• Attestations of Gaulish proper in present-day France are known as "Transalpine Gaulish". Its written record begins in the 3rd century BC with inscriptions in the Greek alphabet, found mainly in the Rhône area of southern France, where Greek cultural influence was present via the colony of Massilia, founded circa 600 BC. After the Roman conquest of Gaul (58–50 BC), the writing of Gaulish shifted to the Latin alphabet.
  • Finally, there are a small number of inscriptions from the second and first centuries BC in Cisalpine Gaul (modern northern Italy), which share the same archaic alphabet as the Lepontic inscriptions but are found outside the Lepontic area proper. As they were written after the time of the Gaulish conquest of Cisalpine Gaul, they are usually identified as "Cisalpine Gaulish". They share some linguistic features both with Lepontic and with Transalpine Gaulish; for instance, both Lepontic and Cisalpine Gaulish simplify the consonant clusters -nd- and -χs- to -nn- and -ss- respectively, while both Cisalpine and Transalpine Gaulish replace inherited word-final -m with -n.[12] Scholars have debated to what extent the distinctive features of Lepontic reflect merely its earlier origin or a genuine genealogical split, and to what extent Cisalpine Gaulish should be seen as a continuation of Lepontic or an independent offshoot of mainstream Transalpine Gaulish.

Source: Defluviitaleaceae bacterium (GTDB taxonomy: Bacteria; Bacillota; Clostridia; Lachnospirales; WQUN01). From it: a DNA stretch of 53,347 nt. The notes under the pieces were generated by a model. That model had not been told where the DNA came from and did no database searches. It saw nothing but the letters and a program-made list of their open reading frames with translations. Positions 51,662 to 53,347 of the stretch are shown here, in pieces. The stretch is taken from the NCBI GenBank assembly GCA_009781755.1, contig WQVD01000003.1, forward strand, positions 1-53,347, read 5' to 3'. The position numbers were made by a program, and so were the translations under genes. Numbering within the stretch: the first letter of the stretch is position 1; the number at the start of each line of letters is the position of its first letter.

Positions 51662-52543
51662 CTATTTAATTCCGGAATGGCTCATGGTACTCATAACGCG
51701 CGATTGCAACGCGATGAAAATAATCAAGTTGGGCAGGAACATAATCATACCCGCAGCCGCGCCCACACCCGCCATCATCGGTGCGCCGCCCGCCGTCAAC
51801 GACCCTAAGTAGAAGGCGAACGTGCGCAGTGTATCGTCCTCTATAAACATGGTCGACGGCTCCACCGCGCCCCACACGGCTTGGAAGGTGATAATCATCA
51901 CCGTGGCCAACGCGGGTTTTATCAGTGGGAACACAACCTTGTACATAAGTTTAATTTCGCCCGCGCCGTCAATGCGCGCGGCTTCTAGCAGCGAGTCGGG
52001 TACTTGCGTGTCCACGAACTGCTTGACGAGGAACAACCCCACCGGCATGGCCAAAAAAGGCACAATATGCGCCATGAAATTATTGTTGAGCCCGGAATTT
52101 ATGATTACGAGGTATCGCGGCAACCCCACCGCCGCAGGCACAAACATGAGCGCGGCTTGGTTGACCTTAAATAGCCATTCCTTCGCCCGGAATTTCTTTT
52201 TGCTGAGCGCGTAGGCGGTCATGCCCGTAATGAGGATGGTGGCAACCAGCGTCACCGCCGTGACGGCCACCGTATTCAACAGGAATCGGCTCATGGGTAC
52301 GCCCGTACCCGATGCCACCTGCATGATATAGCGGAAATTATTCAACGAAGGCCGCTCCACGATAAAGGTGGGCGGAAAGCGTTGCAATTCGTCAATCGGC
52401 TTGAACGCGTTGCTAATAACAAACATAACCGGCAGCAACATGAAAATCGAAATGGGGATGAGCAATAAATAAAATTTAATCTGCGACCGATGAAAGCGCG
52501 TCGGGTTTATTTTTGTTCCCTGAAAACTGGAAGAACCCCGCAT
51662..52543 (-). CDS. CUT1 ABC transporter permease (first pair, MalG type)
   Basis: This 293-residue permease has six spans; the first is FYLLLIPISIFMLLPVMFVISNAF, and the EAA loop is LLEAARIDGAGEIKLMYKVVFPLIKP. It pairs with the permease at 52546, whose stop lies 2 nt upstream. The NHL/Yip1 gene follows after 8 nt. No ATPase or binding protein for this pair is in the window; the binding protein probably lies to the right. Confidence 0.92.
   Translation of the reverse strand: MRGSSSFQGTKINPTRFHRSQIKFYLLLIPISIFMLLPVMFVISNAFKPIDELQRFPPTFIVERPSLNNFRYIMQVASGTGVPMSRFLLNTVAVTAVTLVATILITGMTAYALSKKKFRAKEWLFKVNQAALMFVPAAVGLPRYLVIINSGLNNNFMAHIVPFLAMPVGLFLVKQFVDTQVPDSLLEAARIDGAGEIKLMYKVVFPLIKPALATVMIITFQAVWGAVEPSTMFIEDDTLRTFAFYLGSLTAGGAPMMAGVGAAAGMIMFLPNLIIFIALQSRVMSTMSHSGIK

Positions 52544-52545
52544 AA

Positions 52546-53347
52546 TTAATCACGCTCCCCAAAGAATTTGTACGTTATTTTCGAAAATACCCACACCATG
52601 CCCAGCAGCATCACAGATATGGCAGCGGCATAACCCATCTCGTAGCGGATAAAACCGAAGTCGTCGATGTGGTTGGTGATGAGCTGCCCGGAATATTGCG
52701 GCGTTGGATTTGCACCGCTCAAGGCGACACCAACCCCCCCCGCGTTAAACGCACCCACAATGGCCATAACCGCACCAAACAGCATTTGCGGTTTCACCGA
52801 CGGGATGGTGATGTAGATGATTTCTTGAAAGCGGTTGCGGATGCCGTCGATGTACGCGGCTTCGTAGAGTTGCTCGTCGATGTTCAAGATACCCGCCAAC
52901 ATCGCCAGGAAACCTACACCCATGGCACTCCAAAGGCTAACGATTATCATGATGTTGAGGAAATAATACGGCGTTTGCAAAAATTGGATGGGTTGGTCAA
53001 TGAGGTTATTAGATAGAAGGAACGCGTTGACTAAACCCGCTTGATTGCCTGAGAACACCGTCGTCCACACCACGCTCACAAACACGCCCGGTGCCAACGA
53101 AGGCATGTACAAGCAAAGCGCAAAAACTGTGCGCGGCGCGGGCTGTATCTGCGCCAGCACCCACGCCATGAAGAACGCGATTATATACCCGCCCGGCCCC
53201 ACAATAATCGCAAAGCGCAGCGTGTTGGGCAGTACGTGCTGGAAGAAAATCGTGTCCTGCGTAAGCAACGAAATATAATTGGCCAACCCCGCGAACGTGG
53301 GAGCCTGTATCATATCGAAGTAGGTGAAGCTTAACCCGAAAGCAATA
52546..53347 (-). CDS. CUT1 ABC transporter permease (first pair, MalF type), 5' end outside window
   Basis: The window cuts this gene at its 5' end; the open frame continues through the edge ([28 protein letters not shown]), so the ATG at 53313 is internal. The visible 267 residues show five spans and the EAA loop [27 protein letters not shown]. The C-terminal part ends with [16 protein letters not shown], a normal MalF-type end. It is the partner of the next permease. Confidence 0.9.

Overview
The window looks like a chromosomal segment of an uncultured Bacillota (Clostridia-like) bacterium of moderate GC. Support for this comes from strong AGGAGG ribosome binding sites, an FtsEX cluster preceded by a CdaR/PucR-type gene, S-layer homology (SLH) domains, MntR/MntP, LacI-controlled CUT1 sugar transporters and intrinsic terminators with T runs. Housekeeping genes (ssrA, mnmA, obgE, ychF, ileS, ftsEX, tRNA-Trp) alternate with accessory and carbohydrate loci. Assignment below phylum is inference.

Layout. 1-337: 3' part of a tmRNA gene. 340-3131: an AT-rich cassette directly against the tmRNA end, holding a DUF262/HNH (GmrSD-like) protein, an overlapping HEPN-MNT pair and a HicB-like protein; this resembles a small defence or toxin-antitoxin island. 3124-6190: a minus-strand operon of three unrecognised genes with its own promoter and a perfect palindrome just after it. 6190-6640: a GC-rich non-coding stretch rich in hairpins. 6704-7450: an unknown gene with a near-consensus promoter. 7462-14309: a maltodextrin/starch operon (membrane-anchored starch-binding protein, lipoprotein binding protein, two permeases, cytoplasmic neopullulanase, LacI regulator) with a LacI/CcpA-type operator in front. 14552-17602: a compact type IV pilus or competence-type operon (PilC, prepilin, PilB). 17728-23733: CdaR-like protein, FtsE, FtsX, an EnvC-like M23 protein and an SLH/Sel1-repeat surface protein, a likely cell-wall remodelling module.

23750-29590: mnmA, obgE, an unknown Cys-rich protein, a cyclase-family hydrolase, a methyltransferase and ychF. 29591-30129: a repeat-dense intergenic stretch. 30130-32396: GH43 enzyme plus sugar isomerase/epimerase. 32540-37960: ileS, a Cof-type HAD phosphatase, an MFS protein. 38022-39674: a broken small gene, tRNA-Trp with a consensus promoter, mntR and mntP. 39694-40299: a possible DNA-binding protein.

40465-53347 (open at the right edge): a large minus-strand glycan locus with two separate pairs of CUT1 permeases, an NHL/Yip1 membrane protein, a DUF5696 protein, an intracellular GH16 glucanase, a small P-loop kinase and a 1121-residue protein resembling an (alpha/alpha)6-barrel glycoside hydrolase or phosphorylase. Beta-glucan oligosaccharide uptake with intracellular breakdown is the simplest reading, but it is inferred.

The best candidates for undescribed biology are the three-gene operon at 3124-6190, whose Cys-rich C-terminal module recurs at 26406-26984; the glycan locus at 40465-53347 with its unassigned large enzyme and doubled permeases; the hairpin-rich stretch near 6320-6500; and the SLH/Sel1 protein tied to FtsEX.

The relationship between Gaulish and the other Celtic languages is also subject to debate. Most scholars today agree that Celtiberian was the first to branch off from the remaining Celtic languages.[13] Gaulish, situated in the centre of the Celtic language area, shares with the neighbouring Brittonic languages of Great Britain, the change of the Indo-European labialized voiceless velar stop /kʷ/ > /p/, whereas both Celtiberian in the south and Goidelic in Ireland retain /kʷ/. Taking this as the primary genealogical isogloss, some scholars see the Celtic languages to be divided into a "q-Celtic" group and a "p-Celtic" group, in which the p-Celtic languages Gaulish and Brittonic form a common "Gallo-Brittonic" branch. Other scholars place more emphasis on shared innovations between Brittonic and Goidelic and group these together as an Insular Celtic branch. Sims-Williams (2007) discusses a composite model, in which the Continental and Insular varieties are seen as part of a dialect continuum, with genealogical splits and areal innovations intersecting.[14]

External evidence

At least 13 references to Gaulish speech and Gaulish writing can be found in Greek and Latin writers of antiquity. The word "Gaulish" (gallicum) as a language term is first explicitly used in the Appendix Vergiliana in a poem referring to Gaulish letters of the alphabet.[15] Julius Caesar reported in his Commentarii de Bello Gallico of 58 BC that the Celts/Gauls and their language are separated from the neighboring Aquitanians and Belgae by the rivers Garonne and Seine/Marne, respectively.[16] Caesar relates that census accounts written in the Greek alphabet were found among the Helvetii.[17] He also notes that as of 53 BC the Gaulish druids used the Greek alphabet for private and public transactions, with the important exception of druidic doctrines, which could only be memorised and were not allowed to be written down.[18] According to the Recueil des Inscriptions Gauloises, nearly three quarters of Gaulish inscriptions (disregarding coins) are in the Greek alphabet. Later inscriptions dating to Roman Gaul are mostly in the Latin alphabet and have been found principally in central France.[19]